Hohe Tauern, Austria
William Mackesy’s account of this walk
A reasonably efficient departure, and we are at the top of the Goldried cable car at 10.30ish on a cloudy day.
Our first stage is the Europa Panoramaweg round the hillsides to the Kals-Matreier Torlhaus in a cleft in the high ridge between the deep Tauerntal and Virgental, the great dividers of the southern ranges, and the Dorfer Tal to the east. The Panoramaweg is an easy walk and very popular, so we are far from alone. The first big bowl is ski-scarred, so not thrilling despite the huge westward views. After that, we wind pleasantly around the steep slopes.
An outdoor service is in progress at the Torlhaus: a couple of priests, a couple of brass instruments and a large mountain-clad crowd combining coffee and prayer.
Beyond, the Panoramaweg becomes a delight, winding gently across steep grassy slopes on the Kals side of the ridge. But we turn north up the ridgetop, now on the Sudetendeutscher Höhenweg, climbing fairly steeply at first, then gently, up to Kalser Höhe at 2,434m and on to the junction beyond. This is fantabulous walking, with amazing views all about. Were the clouds not down at 2,500m-ish, we would see both Grossglockner and the Venediger massif, Austria’s two highest mountains: as it is, we can see the shoulders of a host of 3,000m peaks, which emerge in their full glory as the clouds rise later on. It is still a grey day, so the contrast is low, but it is magnificent nonetheless.
Shortly above the Kalser Höhe junction, the Höhenweg turns left onto the steep grassy western flanks below the craggy ridge top, which fall in a beautiful sweep to the forests far below. The path is narrow, and a slide down wet grass could be disastrous so, while the path is easy, we walk with care – with a paranoid father clucking ahead. We swing round a crag and climb to the lovely Hohes Tot pass for what would be grand views on a good day.
We then traverse more steep green hillsides, until we turn north into a new world, the grey broken rock of the Dürrenfeld cirque. We climb easily along the steep eastern slopes then cross a patch of quartz pebbles on the floor to climb the upper western side to the highest point of the route, the 2,823m Dürrenfeld Scharfe pass, a notch in the extraordinary narrow, jagged ridge above. We meet a huge view across the vast bowl beyond, in which the Sudetendeutcher Hut sits insignificantly just beyond where the recent moraine gives way to older scraped rock and grass. Around the bowl is a ring of sharp peaks, several of them over 3,000m. To our right is what is left of the Gradötz glacier. In the far distance, the vast glacier of the Venediger is now out of the cloud. We are heading towards a fine tomorrow.
20 minutes of klettersteig cable-assisted descent of a looseish cliff gets us to the floor. It isn't especially difficult, but tense for Dad with two (actually very capable) teenagers.
We now cross the rock and broken stone of the basin floor, glacier-scraped and relatively tedious at this late stage; 45 minutes later, we reach the warm delights of the well-structured hut. We are all tired, but what a day. Our rooms are perfect warm little wooden wombs. I draw in the fading sun. Supper of gammon steak. 10 high-energy (high-aggression) rounds of Uno. Boys to bed and I write this account as beer is consumed and German talked around me. Zehr gemütlich.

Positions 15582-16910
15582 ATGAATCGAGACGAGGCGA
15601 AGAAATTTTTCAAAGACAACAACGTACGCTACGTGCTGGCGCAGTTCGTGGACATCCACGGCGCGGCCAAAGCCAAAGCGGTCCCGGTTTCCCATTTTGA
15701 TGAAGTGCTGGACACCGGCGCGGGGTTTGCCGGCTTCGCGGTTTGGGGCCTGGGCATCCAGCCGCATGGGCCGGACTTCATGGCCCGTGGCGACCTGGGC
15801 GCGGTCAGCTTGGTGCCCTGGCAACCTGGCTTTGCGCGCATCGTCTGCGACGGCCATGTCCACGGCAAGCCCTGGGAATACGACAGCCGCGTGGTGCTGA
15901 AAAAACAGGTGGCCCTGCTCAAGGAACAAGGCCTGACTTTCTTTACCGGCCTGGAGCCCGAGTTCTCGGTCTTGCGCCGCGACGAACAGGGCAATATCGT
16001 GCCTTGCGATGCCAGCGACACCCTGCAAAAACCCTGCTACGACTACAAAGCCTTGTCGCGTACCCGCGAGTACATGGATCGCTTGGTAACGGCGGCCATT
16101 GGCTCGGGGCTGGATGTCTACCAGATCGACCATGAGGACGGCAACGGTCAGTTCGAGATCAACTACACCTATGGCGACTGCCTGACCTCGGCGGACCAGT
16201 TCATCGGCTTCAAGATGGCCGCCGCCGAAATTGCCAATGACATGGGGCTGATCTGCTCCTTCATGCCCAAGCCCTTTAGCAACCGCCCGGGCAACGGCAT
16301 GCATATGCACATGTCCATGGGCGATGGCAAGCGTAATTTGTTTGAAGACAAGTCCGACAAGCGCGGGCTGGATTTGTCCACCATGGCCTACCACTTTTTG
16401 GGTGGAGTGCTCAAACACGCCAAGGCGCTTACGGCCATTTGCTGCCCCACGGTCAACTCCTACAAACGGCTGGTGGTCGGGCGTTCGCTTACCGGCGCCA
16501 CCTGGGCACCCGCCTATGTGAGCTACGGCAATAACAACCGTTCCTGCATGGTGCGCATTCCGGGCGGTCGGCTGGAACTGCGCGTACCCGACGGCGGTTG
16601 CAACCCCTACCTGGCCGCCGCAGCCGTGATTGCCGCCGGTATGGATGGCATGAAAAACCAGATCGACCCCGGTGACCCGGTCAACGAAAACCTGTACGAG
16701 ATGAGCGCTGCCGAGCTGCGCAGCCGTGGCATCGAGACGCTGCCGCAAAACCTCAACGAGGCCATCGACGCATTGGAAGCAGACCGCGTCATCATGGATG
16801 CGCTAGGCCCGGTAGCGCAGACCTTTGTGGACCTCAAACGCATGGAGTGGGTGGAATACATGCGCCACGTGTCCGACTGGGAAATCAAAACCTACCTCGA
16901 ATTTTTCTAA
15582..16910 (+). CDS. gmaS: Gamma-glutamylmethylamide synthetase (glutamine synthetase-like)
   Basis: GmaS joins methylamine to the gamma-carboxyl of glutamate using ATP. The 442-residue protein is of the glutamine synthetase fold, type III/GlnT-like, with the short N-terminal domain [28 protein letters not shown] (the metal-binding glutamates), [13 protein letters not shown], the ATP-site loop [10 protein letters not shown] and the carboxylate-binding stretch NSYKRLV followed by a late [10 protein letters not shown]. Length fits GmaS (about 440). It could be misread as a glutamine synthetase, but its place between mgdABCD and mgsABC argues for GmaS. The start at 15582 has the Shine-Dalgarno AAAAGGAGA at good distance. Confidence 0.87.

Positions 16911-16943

We could descend to the Matrei valley, to make a varied walk, but it is some 1,700 meters downhill so not especially appealing.
Instead, we are going to return the way we came - well, some of it.
It is a glorious, cloudless day when we set off at 8.30, after a good breakfast. The return trek across the rugged floor of the recently glacial basin is, again, functional rather than fun. The climb back up the klettersteig is easier, although Geordie complains of freezing cables; at the cairn at the top we meet the warm morning sun. The sharpness of the ridge ahead of us is emphasised by the dark shadow on its northern side. The Dürrenfeld bowl is starkly beautiful in the slanting light.
The walk back down the corries and round onto the grassy slopes to Hohes Tor is a total delight. The sunlit mountains recede westward under a clear sky.
At Hohes Tor, we find a herd of goats led by a peculiar creature, huge, heavy, curving horns on a large-goat body. Among them is a sheep which clearly thinks it is a goat and wouldn't mind a little mixed procreation.
We turn east, off the Höhenweg, to circuit in a superb winding path behind the Blauspitze mass, stopping for a perfect picnic on flowery grass, gazing across the Kals valley to the drama of the Schober group one way, and Grossglockner the other, which teases us that it is going to shake free its cap of cloud, which it never quite does.
We drop to meet the link path to join the gentle Europa Panoramaweg to meander around the hillside back to the Torhaus, and on along the track to the cable car. It is really quite hot now, and we are glad to be back in the ski mess at last, after 7.5 hrs on the trail, although done in quite a leisurely way, with a lot of view-stops.